[Air-L] Applications now open for DH2016 Expert Workshop: Beyond The Basics: What Next For Crowdsourcing?

Mia mia.ridge at gmail.com
Thu Mar 31 03:59:08 PDT 2016

DH2016 Expert Workshop: Beyond The Basics: What Next For Crowdsourcing?

Applications are now open for an expert workshop to be held in Kraków, Poland, on 12 July 2016, 9:30am - 4:00pm, as part of the Digital Humanities 2016 conference (http://dh2016.adho.org/). 

We welcome applications from all, but please note that we will aim balance expertise, disciplinary backgrounds, experience with different types of projects, and institutional and project affiliations when finalising our list of participants. This workshop is not suitable for beginners. Participants should have some practical knowledge of running crowdsourcing projects or expertise in human computation, machine learning or other relevant topics. You can apply to attend at https://docs.google.com/forms/d/1l05Rba3EqMyy-X4UVmU9z7hQ-jlK2x2kLGvNtJfgtgQ/viewform

Beyond The Basics: What Next For Crowdsourcing?
Crowdsourcing - asking the public to help with inherently rewarding tasks that contribute to a shared, significant goal or research interest related to cultural heritage collections or knowledge - is reasonably well established in the humanities and cultural heritage sector. The success of projects such as Transcribe Bentham, Old Weather and the Smithsonian Transcription Center in processing content and engaging participants, and the subsequent development of crowdsourcing platforms that make launching a project easier, have increased interest in this area. While emerging best practices have been documented in a growing body of scholarship, including a recent report from the Crowd Consortium for Libraries and Archives symposium, this workshop looks to the next 5 - 10 years of crowdsourcing in the humanities, the sciences and in cultural heritage. The workshop will gather international experts and senior project staff to document the lessons to be learnt from projects to date and to discuss issues we expect to be important in the future.

Topics for discussion will be grouped by participants in an unconference-style opening session in which topics are proposed and voted on by participants. They are likely to include the following:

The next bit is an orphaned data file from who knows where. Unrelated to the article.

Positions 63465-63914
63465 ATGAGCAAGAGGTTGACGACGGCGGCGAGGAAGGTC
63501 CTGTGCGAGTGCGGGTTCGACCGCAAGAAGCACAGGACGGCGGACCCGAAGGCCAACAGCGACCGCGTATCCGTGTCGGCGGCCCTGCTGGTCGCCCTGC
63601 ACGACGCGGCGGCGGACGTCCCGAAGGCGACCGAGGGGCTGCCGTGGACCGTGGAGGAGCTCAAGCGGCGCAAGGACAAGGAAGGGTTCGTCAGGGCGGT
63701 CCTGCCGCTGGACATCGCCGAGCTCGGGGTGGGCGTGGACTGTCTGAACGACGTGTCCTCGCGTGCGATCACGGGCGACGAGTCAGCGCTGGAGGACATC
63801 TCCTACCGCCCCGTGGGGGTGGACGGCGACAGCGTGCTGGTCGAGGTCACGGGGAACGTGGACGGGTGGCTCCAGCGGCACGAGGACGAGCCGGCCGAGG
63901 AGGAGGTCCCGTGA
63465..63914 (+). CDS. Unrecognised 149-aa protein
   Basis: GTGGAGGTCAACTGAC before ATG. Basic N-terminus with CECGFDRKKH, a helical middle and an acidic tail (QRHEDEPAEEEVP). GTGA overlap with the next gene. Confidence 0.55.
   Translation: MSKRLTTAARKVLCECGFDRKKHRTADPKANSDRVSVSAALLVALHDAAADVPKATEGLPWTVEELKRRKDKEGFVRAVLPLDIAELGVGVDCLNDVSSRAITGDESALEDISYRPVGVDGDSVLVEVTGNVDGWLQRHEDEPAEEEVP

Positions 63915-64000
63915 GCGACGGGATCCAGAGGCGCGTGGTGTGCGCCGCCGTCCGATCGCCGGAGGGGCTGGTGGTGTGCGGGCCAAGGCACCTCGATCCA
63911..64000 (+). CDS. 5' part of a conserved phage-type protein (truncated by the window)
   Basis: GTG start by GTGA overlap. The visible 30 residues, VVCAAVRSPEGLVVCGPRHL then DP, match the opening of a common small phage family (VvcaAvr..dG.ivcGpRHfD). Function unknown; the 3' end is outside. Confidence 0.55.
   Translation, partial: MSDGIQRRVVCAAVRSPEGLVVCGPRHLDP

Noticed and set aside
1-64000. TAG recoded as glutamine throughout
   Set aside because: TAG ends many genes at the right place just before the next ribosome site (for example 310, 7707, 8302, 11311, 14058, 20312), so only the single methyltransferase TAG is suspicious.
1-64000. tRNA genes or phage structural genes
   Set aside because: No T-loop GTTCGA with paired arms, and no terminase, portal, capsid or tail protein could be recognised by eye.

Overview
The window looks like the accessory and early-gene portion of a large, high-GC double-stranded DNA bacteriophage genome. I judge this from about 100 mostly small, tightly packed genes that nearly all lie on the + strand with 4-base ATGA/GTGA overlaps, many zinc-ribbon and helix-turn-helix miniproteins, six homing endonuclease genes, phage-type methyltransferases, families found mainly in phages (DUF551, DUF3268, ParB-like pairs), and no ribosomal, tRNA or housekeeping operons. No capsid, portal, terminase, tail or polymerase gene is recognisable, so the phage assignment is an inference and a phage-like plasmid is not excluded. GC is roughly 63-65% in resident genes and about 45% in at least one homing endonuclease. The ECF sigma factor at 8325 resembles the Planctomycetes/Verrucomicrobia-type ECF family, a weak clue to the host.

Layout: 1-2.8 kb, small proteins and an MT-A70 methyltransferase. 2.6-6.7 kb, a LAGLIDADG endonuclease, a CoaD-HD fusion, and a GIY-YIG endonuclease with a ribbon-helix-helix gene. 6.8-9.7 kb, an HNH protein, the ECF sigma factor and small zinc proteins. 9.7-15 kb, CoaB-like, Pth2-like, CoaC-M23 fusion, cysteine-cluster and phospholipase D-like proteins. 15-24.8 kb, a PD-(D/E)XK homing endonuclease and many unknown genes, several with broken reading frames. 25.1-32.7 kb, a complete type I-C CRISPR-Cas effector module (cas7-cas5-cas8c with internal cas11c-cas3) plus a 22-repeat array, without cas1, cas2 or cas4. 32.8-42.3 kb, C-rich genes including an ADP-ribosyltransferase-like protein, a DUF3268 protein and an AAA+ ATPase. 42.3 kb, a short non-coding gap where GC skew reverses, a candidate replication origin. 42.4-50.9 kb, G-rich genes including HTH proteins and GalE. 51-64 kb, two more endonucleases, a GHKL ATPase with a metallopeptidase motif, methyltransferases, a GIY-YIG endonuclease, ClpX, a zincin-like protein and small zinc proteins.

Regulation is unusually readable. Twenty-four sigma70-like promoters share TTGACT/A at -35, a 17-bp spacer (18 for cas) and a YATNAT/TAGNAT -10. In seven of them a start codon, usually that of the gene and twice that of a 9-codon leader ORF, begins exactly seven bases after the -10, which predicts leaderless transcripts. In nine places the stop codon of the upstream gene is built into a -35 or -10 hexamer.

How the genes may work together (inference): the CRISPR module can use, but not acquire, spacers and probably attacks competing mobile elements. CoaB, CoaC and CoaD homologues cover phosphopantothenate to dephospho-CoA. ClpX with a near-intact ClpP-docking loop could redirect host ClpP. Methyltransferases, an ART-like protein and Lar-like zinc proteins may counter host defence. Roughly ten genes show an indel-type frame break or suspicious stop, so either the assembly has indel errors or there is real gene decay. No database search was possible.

Public humanities, education and audiences:
The use of crowdsourcing in formal education
Designing research questions that encourage participation and create space for informal education, the social production of knowledge and collaborative problem solving
The intersection of crowdsourcing, public humanities and engagement with cultural heritage and academic goals
Resolving tensions between encouraging participants to follow opportunities for informal learning and skills development, and focusing on project productivity

Organisational and project management issues:
Collaborative partnerships/funding to develop community platform(s) based on open source software
The state of focused research into interface design, engagement methods, and end-user impact studies
Design tensions between techniques that can improve the productivity of projects (such as handwritten text recognition and algorithmic classification) and optimising the user experience
Workflows for crowdsourced data and the ingestion of crowdsourced data into collections management systems
Challenges to institutional and expert authority
The compromises, pros and cons involved in specifying and selecting crowdsourcing software and platforms
The impact of crowdsourcing on organisational structures and resources
Inter-institutional cooperation or competition for crowdsourcing participants

Future challenges:
The integration of machine learning and other computational techniques with human computation
Lessons to be learnt from the long histories of grassroots and community history projects
Sharing lessons learnt and planning peer outreach to ensure that academics and cultural heritage professionals can benefit from collective best practice
The ethics of new and emerging forms of crowdsourcing

The timetable will include a brief round of introductions, a shared agenda-setting exercise, four or so discussion sessions, and a final session for closing remarks and to agree next steps.

The discussion and emergent guidelines documented during the workshop would help future projects benefit from the collective experiences of participants. Outcomes from the workshop might include a whitepaper and/or the further development of or support for a peer network for humanities crowdsourcing.

The workshop is organised by Mia Ridge (British Library), Meghan Ferriter (Smithsonian Transcription Centre), Christy Henshaw (Wellcome Library) and Ben Brumfield (FromThePage). For more information, please contact Ben @benwbrum

We anticipate accepting 30 participants. You can apply to attend at https://docs.google.com/forms/d/1l05Rba3EqMyy-X4UVmU9z7hQ-jlK2x2kLGvNtJfgtgQ/viewform

On notification of acceptance, participants should register via the DH2016 website.

Best regards,


Digital Curator, British Library
http://openobjects.org.uk @mia_out

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